Parenting and proposal parallels

Jan 25


Olessia Smotrova-Taylor

Olessia Smotrova-Taylor

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Through my little girls I have become exposed to the many marketing schemes of everyday television. From the catchy jingles and early exposer to name brand items, the large corporations have used these techniques to get to children everywhere, but this exposer has also helped me as a business developer in the world of proposals.


“My life revolves around my girls” is a mantra I adhere to. Each morning I wake up happy that I have another chance to enrich their lives while praying not to screw up like I did yesterday. I have to explain repeatedly why the golden arches are not a place where we go often,Parenting and proposal parallels Articles even if it is cheap and those fries are delicious. I also try to stop them from watching too much TV because my parents drilled into my head that it would rot the brain. Each day I worry about what they may see, experience, and, most importantly, remember. I see on a daily basis the impact of persuasive marketing on them, from the animated characters that present themselves on cereal boxes at our breakfast table to the likenesses of TV personalities on clothes and books. My kids are absorbing hundreds of messages daily.

Oddly, through the princesses and tween singing sensations I see multiple basic, but true and positive business lessons that my girls are learning that can also apply to proposals. Here are a few:

1.     Image matters. You might have the tastiest chocolate in the world inside, but if the wrapper does not catch the eye of the child, they will pay it no mind. This explains why the zero bar doesn’t sell more, but that’s just my opinion. When preparing a proposal, remember that we are trying to reach individuals, and not agencies in general. The evaluators have a mountain of proposals to read in a finite amount of time. Their attention span is small, so you have to write like a news story, to cover a subject quickly and with glitz. In proposals, an attractive cover and graphics on nearly every page are our saviors by attracting the attention of the reviewer and delivering messages better than pages and pages of text. Your superior solutions may go unnoticed if they are not persuasive and do not captivate the reviewers, so you have less of a chance to win.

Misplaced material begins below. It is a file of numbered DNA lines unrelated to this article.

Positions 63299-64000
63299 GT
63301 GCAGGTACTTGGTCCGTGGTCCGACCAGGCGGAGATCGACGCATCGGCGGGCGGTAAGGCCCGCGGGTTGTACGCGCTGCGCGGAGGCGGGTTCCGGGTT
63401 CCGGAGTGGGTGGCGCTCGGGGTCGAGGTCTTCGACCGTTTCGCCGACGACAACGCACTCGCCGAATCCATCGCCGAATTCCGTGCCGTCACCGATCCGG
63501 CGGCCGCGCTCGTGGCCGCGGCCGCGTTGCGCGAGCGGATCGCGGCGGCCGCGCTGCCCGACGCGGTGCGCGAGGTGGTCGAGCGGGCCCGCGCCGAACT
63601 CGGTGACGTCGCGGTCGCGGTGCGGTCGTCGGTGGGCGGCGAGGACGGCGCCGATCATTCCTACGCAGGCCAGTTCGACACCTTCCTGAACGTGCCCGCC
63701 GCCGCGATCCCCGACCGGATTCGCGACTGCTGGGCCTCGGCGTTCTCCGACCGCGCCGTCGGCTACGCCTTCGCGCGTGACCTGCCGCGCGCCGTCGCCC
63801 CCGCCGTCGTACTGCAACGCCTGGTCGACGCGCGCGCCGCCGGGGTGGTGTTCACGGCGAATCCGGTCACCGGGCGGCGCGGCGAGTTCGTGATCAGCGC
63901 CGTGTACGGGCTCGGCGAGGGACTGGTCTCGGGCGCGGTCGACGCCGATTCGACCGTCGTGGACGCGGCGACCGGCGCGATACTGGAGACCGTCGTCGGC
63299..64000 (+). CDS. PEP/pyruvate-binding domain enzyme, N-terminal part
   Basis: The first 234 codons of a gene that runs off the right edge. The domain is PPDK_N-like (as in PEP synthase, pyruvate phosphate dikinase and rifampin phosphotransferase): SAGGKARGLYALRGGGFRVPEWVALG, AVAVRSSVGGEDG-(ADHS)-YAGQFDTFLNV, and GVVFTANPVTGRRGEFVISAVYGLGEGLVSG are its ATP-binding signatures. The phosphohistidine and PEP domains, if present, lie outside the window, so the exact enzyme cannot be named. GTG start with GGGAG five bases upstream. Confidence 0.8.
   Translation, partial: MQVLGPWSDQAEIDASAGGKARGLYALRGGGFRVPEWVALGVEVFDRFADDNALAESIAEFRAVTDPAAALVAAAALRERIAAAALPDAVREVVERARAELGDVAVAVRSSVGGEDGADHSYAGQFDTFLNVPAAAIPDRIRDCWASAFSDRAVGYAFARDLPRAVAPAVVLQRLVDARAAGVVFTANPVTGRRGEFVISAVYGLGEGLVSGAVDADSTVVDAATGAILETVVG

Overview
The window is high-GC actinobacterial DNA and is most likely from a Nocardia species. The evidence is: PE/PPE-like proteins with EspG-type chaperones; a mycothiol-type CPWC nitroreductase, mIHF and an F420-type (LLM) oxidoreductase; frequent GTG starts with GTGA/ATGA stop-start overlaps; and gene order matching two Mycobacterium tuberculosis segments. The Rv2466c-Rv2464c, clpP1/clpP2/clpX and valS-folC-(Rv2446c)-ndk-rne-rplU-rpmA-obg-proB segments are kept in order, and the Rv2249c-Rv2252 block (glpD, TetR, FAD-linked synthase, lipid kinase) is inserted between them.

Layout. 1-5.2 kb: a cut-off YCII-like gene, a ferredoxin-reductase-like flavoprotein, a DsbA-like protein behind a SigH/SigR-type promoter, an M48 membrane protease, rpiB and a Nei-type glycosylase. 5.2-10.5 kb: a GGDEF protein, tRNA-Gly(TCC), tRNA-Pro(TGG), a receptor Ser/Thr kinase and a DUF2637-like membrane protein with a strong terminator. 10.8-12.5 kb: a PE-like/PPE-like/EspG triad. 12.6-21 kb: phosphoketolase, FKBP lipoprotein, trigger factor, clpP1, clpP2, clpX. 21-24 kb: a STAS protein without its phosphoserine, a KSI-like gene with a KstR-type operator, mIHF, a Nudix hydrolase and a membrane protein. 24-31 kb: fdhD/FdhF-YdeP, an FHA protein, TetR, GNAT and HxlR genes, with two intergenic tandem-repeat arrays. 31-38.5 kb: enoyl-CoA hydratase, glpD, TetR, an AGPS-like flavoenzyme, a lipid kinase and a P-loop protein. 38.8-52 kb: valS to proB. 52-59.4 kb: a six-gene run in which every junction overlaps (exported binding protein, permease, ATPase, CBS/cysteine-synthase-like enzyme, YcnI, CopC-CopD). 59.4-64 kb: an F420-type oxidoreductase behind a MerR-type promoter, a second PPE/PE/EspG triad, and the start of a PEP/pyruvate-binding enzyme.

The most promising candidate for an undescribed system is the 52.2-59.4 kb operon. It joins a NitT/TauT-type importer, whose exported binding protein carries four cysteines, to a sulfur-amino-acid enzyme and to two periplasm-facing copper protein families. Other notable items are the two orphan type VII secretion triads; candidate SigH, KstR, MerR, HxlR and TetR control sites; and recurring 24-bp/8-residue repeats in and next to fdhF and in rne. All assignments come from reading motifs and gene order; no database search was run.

2.     Brand recognition starts early. My 6-year-old, who has never been to the “Magic Kingdom,” not only knows of it, she knows where every ride is in it. This is a lesson every business developer needs to keep in mind, or should I say, imprint in mind (as in the mind of the COTR). To become more than just another company positioning itself to win business, you must ingratiate your brand, your offering, and your capabilities so they not only take your call, but place a call to you when an opportunity is a mere idea. You can win on occasion without it, as people have won the lottery, but to be consistently successful, you have to be in the ears (phone), eyes (face-to-face or email), and thoughts (trusted advisor) of the decision makers at the agency you want to do business with.

3.     Word of mouth influences decisions. “Did you see what Phineas and Ferb did yesterday?” is a conversation I hear daily when I drop off my kids at school. Who knows what else they discuss at lunch or recess. What people say about your solutions and how your company performs on a contract gets out, so make sure they are saying good things and not the bad. Train your personnel on site or those that work closely with the customer to present the image you want repeated.

4.     Jingles and catch phrases are forever stuck in our heads. “Two all-beef patties, special sauce…” Everyone knows the rest of the words. I hear my youngest singing under her breath constantly: “I’ve got the best of both worlds…” (FYI, thank you very much Hannah Montana, because now I’m singing it for the rest of the day!) On a proposal, the right win theme will resonate with the reviewers and they WILL remember when you write persuasively. All major (and even some minor) sections needs to carry the theme. Without it, the sections will not flow and complement each other. Since it is likely that multiple reviewers will read your proposal, you want each of them to remember a consistent message.

I consider myself lucky because through my girls, I am exposed to the constant bombardment of advertising, marketing, and sales blitzes I wouldn’t otherwise be exposed to. I get to see what catches their eye, and tickles their fancy. As a business development professional, I get to use these lessons and apply them to the world of proposals. We are shown daily what sells. Remember to apply what works. Sometimes we do not have to reinvent the wheel to win.

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